Q: PennDOT plans to replace a narrow, one-lane bridge over the Delaware Canal in Riegelsville with a modern bridge with two 11-foot-wide lanes. My neighbors and I own a historic twin home on the building line of the new bridge. We recently learned that PennDOT intends to use our neighbors' yard as a staging site during construction and to take a quarter of their yard permanently. We also discovered that the footings of the new bridge would go directly into our neighbors' septic tank, rendering their portion of our 1839 home uninhabitable, and greatly diminishing the value of my home. PennDOT wants to widen this tiny canal bridge to highway standards despite the fact that the road from the bridge leads only to the historic Riegelsville Bridge with its 8-foot lanes and 3-ton weight limit. This would be a giant waste of taxpayer money. The new bridge should simply remain within the footprint of the existing bridge.
— Elizabeth Balogh, Riegelsville
A: Your neighbor Joshua Richardson more than agrees with you, Elizabeth. He's convinced that PennDOT drove in the wrong direction regarding the $2 million replacement of the canal bridge right off the starting line. Officials weren't aware that his septic tank is just off east end of the bridge until about a month ago, well after the replacement bridge had been designed.
PennDOT spokesman Charles Metzger said officials knew of the septic tank's existence, but not its precise location.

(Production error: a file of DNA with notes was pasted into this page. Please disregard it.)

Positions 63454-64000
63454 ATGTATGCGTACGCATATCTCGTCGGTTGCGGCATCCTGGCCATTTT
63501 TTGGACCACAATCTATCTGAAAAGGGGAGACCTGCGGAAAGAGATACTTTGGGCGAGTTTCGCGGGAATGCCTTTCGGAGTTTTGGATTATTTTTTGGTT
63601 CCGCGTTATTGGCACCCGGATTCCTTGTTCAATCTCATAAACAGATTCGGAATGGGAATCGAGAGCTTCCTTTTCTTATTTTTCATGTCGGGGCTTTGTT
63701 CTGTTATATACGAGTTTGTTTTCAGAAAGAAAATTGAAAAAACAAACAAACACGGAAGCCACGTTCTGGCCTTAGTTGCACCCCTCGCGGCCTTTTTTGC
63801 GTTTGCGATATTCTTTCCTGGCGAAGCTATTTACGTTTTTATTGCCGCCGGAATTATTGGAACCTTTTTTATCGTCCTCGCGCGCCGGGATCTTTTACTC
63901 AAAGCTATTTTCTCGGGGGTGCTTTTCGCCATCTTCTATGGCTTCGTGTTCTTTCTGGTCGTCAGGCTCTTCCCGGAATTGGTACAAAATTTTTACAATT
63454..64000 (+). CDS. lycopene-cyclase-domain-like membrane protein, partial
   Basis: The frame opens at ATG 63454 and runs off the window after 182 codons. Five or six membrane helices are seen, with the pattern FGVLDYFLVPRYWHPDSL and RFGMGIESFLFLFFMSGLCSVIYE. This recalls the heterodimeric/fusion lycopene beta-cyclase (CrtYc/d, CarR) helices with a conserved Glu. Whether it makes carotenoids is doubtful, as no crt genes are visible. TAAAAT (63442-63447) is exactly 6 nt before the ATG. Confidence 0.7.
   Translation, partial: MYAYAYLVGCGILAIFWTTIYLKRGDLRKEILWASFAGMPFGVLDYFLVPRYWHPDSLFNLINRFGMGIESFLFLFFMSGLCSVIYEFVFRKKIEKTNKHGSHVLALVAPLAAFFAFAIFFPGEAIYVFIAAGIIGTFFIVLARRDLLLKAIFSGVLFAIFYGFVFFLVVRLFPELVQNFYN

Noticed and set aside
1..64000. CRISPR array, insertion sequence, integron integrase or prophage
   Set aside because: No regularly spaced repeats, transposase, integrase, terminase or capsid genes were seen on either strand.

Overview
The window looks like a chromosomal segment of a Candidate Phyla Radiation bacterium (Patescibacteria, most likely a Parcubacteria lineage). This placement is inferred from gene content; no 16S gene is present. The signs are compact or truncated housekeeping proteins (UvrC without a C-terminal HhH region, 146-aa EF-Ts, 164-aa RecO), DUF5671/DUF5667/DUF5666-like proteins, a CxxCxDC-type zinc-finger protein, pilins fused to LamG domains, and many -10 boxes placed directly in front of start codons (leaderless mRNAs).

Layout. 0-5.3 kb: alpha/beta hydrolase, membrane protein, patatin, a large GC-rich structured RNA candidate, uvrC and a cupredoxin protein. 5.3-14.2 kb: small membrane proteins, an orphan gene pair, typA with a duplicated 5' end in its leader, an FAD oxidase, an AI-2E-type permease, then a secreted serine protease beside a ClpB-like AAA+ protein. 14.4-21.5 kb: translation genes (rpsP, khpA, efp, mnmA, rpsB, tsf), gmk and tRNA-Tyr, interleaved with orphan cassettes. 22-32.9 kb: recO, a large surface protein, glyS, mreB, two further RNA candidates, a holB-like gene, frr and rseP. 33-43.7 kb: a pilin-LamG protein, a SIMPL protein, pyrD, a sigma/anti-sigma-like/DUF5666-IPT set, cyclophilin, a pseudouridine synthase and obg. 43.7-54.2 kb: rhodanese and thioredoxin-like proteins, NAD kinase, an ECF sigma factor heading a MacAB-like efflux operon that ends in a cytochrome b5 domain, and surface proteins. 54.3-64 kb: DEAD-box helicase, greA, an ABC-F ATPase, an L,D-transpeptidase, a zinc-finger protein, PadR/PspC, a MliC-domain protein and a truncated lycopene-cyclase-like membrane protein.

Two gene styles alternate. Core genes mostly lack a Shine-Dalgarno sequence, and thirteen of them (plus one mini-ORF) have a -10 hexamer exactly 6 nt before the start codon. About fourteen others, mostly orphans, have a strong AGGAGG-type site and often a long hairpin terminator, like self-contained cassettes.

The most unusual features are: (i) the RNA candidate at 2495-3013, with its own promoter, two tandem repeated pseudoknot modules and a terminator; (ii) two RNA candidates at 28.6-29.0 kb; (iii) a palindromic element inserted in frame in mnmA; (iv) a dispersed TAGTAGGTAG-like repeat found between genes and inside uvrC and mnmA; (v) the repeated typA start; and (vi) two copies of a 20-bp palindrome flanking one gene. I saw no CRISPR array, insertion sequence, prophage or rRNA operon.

Nonsense, according to Richardson: When a group of officials visited his property about three weeks ago, "They didn't even know there was a septic system; they had no idea," he said. "They didn't know we weren't connected to public sewer."
The design of the new bridge on Delaware Road can be altered to avoid damaging the septic tank, according to Metzger and a consulting project engineer. But Richardson contends PennDOT has no legal right to proceed with the project. Though PennDOT paid the previous homeowner $2,000 in 2009 for a temporary construction easement for access to the property during construction, Richardson said he had no way of knowing that when he bought the property in 2010. The agreement was not disclosed by the previous owner, and Richardson's title search gave no indication of it, or of any information about future bridge work, he said. Had he known, "I wouldn't have bought the house," he said.
Metzger said the previous owner should have disclosed the agreement before the property was sold.
Among those and other contentious details surrounding the project, perhaps the only point of universal agreement is that the 90-year-old structurally deficient canal bridge must be repaired or replaced. Metzger said the state has planned its replacement since 2007.
Actually, it's been since at least 2005, when PennDOT considered a wholly different scheme: Replacing the bridge with a new two-lane span about 350 feet to the south, creating a straight shot between nearby Maplewood Road and the Riegelsville Bridge spanning the Delaware River. (The river bridge was built in 1904 by the John A. Roebling's Sons Co. of New York, known for its iconic Brooklyn Bridge.)
The Maplewood plan generated opposing traffic from Borough Council and many residents who feared a higher-capacity bridge linked directly to Maplewood Road would prompt faster-moving traffic and fewer stops by motorists in the historic borough. Currently, the tight curves on Delaware Road between the river and canal bridges, and the vehicle stops dictated by the single-lane canal bridge, slows traffic effectively. Owners of the Riegelsville Inn at the time opposed the 2005 plan partly because the road linking the river bridge to Maplewood would have run through the business' parking lot. For whatever reasons, PennDOT dropped the Maplewood bridge proposal at the roadside.